For the record, those items are:

1. Flashlights. The power blinked a few times last night, and David made me go fetch the flashlight out of his nightstand drawer so we wouldn't be stuck downstairs in the total dark. The flashlight that used to be my flashlight that stayed in my nighstand drawer, that is, until he walked off with it, thereby necessitating a trip to Target to buy another one for me. Just so you know, that's happened more than once. More than twice. There are MIA flashlights all over the house; they're just invisible. But at least we have them in the most important places in the house now: the kitchen and our bedroom. And I have one stashed in the guest room, too. (Don't tell David.)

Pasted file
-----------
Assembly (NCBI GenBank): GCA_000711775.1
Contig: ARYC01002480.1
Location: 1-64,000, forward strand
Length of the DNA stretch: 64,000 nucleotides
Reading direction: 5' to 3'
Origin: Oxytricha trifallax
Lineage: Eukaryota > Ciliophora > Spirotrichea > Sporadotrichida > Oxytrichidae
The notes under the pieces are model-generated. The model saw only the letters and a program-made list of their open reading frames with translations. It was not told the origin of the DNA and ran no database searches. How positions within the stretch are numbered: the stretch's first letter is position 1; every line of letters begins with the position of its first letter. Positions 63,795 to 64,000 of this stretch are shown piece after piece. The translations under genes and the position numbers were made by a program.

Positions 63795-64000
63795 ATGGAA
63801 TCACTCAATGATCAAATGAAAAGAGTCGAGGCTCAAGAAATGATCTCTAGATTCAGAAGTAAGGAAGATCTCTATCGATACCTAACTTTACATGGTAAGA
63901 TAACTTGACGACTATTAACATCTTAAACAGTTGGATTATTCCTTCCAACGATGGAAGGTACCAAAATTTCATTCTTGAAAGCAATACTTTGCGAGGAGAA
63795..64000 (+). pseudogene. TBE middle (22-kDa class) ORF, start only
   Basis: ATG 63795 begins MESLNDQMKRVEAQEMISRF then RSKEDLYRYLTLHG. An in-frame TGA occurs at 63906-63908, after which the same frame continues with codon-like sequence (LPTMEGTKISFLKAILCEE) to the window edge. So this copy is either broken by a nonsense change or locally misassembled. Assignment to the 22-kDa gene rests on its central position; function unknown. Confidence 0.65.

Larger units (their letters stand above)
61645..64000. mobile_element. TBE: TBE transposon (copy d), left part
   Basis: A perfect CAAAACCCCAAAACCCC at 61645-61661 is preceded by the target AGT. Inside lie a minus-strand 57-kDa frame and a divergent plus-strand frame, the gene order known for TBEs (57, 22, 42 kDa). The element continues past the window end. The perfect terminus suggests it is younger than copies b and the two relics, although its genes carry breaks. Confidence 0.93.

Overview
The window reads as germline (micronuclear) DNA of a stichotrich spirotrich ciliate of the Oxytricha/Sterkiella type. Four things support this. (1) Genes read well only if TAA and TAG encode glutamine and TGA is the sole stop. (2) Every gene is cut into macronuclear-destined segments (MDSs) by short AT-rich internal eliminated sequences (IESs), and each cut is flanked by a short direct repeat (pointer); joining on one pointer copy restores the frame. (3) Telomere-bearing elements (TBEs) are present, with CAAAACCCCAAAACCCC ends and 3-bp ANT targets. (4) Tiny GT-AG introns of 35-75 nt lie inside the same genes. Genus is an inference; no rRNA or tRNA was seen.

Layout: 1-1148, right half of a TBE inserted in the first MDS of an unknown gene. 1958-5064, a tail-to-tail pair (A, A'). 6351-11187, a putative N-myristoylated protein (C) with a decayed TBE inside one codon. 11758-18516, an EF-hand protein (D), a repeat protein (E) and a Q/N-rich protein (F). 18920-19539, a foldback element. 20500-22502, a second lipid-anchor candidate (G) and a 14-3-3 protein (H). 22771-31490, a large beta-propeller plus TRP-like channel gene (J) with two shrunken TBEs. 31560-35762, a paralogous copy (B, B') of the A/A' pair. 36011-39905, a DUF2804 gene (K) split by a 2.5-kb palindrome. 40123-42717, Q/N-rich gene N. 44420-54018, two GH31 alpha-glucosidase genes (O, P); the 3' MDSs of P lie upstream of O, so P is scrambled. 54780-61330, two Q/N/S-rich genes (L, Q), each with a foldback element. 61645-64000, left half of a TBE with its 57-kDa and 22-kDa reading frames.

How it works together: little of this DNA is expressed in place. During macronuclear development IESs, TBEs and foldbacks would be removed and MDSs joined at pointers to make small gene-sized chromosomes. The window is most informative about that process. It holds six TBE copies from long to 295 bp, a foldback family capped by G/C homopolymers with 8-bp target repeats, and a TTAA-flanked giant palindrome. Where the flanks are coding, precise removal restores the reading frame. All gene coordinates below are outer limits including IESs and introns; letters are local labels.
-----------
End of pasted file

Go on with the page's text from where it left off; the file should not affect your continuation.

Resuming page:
2. Band-Aids. William has discovered Band-Aids. Last weekend, he begged for an Elmo bandage, even though he didn't have a cut or scrape that needed one. So I stuck one on his belly. But I forgot to tell Aaron and Diane, who were babysitting him that evening, that he wasn't really injured and not to panic. Aaron said they eventually figured it out. We have about forty boxes of Band-Aids in our house now, including three boxes of Elmo Band-Aids. Unfortunately, William knows where they all are.

3. Phillips head screwdriver. I don't even know why I ever bothered putting them back in the toolbox in the utility room. I finally just left one in William's room (safely out of his reach, of course). I mean, that %&@* crib aquarium needs a new set of batteries every other week, it seems, and I was forever having to search for the elusive PhD screwdriver. Screw this, I said, (har har), I'm just going to put one in William's top dresser drawer.